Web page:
ESPN's Jerry Crasnick reports the Detroit Tigers interviewed long-time hitting coach Lloyd McClendon as a replacement for retired manager Jim Leyland.
Lloyd McClendon interviewed for #tigers managing job today. "I thought it went very well,'' he said. "Let's just wait and see.''— Jerry Crasnick (@jcrasnick) October 24, 2013
General Manager Dave Dombrowski confirmed the interview with Mlive's Chris Iott, saying much the same thing as McClendon.
"It went well."
The 54 year old McLendon has been on staff since Leyland's arrival in 2006 and was named hitting coach in 2007. McClendon also has the big league managerial experience Dombrowski has admitted he prefers in any candidate to replace Leyland. He skippered the Pittsburgh Pirates from 2001-05, compiling a 336–446 record.
This is not McClendon's first go-round on the managerial rumor mill, having been on the radar of other franchises since joining the Tigers. The Seattle Mariners interviewed McClendon after the 2010 season, but elected to hire Eric Wedge instead. This past off-season, McClendon was interviewed by the Miami Marlins, who ultimately went in another direction by hiring Mike Redmond.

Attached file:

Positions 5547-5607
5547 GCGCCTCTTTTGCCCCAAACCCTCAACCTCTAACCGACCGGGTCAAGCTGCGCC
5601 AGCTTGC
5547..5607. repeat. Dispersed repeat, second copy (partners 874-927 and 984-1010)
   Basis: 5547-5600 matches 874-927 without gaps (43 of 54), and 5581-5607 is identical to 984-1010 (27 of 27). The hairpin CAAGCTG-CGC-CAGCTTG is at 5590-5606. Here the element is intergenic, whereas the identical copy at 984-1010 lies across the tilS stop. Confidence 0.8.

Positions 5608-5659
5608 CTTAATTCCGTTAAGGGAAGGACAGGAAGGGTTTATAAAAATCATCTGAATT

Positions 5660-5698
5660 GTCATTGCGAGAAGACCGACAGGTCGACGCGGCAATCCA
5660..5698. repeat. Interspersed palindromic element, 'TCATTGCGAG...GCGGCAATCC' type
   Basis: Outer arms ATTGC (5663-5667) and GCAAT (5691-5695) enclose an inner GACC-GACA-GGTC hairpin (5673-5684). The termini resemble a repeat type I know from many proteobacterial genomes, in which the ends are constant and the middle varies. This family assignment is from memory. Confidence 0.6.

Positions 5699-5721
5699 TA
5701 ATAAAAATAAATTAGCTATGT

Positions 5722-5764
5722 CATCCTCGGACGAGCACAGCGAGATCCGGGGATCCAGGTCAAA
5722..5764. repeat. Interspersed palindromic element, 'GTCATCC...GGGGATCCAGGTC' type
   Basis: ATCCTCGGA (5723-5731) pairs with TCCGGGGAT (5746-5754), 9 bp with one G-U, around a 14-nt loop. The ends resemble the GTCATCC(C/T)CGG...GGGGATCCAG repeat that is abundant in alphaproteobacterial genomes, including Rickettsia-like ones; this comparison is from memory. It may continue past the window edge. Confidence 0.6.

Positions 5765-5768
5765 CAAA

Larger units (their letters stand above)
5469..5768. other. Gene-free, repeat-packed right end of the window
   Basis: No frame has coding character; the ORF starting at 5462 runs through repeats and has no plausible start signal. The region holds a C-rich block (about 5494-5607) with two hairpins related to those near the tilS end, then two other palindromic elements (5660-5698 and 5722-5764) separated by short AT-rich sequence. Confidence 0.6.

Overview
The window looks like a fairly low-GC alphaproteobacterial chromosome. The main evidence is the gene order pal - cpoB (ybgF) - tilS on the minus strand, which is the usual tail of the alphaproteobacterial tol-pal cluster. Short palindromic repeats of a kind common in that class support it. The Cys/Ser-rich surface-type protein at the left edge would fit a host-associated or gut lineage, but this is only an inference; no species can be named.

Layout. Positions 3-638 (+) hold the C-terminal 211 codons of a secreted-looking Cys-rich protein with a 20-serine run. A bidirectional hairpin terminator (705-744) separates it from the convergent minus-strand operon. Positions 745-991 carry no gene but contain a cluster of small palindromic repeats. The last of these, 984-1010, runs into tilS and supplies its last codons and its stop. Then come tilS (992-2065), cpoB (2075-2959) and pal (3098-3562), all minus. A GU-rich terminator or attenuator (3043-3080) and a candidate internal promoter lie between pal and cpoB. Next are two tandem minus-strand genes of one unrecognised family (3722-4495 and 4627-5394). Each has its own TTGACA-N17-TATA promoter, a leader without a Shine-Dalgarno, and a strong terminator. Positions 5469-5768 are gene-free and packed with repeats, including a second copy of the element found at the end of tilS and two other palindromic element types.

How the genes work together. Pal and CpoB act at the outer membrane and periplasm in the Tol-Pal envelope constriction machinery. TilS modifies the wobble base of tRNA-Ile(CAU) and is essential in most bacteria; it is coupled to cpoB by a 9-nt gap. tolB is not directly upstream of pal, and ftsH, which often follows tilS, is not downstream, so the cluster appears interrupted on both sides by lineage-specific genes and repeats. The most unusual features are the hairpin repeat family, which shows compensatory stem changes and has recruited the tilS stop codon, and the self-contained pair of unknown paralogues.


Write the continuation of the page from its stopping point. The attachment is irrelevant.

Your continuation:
For those who blame McClendon for the Tigers' offensive failures, they often ignore the fact the team was among AL team leaders in most offensive stats, including topping the league in batting average and hits and second to only the Boston Red Sox in OPS and runs scored. Let alone the first Triple Crown winner in 45 years happened under his watch.
McClendon interviewing with the Tigers is far from surprising news. He would ensure stability, maintaining the status quo of a franchise with sky-high expectations and World Series aspirations. He also has the respect of a veteran locker room, which is half the battle.
Mlive's Iott asked a current Tiger via text if the team would respond well to McClendon as manager. He received a one word reply.
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